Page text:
Growths and malformations of the vessels (angiomas) are collections of abnormally dense blood or lymph vessels, usually located in and below the skin, that cause red or purple discolorations.
Growths and malformations of the vessels include hemangiomas, port-wine stains, lymphangiomas, pyogenic granulomas, and spider angiomas (nevus araneus). Some appear at birth or soon afterward, and may be referred to as birthmarks. These different growths and malformations are usually recognized by their appearance, so biopsies are rarely necessary. Up to one third of all newborns have some type of growth or malformation of the vessels (vascular birthmark), most of which disappear by themselves.
Hemangiomas are abnormal overgrowths of blood vessels that can appear as red or purple lumps in the skin and on other parts of the body.
Hemangiomas of infancy develop soon after birth and tend to enlarge rapidly during the first 6 to 18 months of life. After this, they begin to shrink. About three quarters of hemangiomas disappear by age 7, although the skin that remains is often slightly discolored or scarred. Hemangiomas also develop during middle age and later, especially on the trunk.
Hemangiomas of Infancy:
These grow within and under the skin. They cause the skin to bulge and may be purple or, if they are very deep, flesh-colored. Most deep hemangiomas grow between ¼ and 2 inches (0.5 and 5 centimeters) across, although sometimes they grow much larger. More than half occur on the head and neck. Sometimes, hemangiomas develop in organs, such as the liver (see Tumors of the Liver: Hemangiomas of the Liver).
Hemangiomas of infancy do not cause pain but occasionally break open (ulcerate) and bleed. Hemangiomas around the eye may grow large enough to block vision, which can lead to permanent vision loss if uncorrected. Hemangiomas may also block the nose or throat, which can obstruct breathing.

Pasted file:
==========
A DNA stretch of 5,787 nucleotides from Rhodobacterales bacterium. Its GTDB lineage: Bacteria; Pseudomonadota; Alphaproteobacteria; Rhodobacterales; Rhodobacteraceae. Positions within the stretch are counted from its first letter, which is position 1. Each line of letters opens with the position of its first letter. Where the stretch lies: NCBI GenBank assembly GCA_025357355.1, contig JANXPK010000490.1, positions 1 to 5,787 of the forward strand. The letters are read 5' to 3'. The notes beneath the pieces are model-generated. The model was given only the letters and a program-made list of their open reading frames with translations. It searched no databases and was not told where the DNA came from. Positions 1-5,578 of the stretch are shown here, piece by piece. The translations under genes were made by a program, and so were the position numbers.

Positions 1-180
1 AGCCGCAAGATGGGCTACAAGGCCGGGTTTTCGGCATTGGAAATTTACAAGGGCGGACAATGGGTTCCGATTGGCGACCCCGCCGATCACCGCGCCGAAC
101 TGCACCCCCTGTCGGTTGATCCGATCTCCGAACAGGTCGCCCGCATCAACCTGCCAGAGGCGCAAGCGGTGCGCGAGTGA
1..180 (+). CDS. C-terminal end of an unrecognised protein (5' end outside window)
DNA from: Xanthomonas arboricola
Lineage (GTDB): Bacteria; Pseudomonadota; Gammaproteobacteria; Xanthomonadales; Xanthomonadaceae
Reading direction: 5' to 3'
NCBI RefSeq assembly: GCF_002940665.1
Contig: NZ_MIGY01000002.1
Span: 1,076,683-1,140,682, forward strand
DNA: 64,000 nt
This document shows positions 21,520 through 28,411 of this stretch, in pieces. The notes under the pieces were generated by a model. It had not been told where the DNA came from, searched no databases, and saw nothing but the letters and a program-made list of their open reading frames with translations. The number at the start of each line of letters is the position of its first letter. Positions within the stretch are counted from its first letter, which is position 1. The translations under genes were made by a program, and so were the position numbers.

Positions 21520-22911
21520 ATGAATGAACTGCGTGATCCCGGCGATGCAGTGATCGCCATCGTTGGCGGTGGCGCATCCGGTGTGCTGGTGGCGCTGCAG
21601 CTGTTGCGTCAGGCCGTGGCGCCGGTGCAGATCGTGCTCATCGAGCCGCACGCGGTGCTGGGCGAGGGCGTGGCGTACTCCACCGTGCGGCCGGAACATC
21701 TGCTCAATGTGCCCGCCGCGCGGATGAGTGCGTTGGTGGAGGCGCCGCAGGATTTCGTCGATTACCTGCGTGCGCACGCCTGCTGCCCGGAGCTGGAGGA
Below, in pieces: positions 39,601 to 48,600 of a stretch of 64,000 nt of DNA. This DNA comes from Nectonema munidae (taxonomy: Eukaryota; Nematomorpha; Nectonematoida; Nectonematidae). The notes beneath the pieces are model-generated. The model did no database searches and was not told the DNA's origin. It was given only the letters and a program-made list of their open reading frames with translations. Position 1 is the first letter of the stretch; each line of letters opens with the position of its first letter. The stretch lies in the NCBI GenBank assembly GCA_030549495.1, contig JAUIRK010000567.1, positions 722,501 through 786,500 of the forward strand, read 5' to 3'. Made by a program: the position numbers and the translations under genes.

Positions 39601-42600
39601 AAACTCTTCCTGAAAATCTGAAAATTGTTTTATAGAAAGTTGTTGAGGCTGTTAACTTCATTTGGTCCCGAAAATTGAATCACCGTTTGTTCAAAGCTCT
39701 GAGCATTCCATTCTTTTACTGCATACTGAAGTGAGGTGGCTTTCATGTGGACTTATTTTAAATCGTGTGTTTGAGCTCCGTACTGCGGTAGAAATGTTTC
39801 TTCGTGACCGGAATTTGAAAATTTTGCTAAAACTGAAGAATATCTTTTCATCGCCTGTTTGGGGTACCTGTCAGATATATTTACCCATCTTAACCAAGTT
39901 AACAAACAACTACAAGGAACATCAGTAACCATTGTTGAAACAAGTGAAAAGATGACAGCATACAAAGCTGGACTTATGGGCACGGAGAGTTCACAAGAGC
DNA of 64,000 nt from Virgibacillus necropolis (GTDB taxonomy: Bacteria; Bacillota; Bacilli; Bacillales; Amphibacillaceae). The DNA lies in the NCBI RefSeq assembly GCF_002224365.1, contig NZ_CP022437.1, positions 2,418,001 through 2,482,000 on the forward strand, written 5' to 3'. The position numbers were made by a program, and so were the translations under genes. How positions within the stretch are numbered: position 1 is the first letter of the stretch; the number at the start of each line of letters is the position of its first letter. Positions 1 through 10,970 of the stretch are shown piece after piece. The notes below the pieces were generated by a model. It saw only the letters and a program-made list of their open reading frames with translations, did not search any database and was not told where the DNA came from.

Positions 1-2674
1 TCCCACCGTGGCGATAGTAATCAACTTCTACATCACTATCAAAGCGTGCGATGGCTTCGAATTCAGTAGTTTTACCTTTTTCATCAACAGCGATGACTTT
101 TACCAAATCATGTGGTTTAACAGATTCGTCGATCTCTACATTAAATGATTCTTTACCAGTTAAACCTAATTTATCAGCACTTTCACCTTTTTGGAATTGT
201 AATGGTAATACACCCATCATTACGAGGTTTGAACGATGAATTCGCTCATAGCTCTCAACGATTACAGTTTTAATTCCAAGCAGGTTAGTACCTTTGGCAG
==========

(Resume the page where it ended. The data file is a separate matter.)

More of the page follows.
Because hemangiomas of infancy usually go away on their own, doctors may not treat them when they first appear unless they grow rapidly, obstruct vision or breathing, ulcerate, or are cosmetically distressing.
When treatment is required, doctors prescribe oral or injectable corticosteroids or laser treatments. Surgical removal is usually not recommended because the vast majority of lesions go away on their own with less scarring when left alone. For older children in whom the hemangioma has shrunk to the greatest degree, surgery may improve the appearance of the skin.
Superficial hemangiomas (cherry angiomas or strawberry hemangiomas) are very common. They usually appear as raised, red, blood vessel growths on the torso and can number from a few to dozens. Superficial hemangiomas are harmless; if they are bothersome, a doctor can remove them with an electric needle or scalpel.
Port-wine stain (capillary malformation, nevus flammeus) is a flat pink, red, or purplish discoloration present at birth due to malformed blood vessels.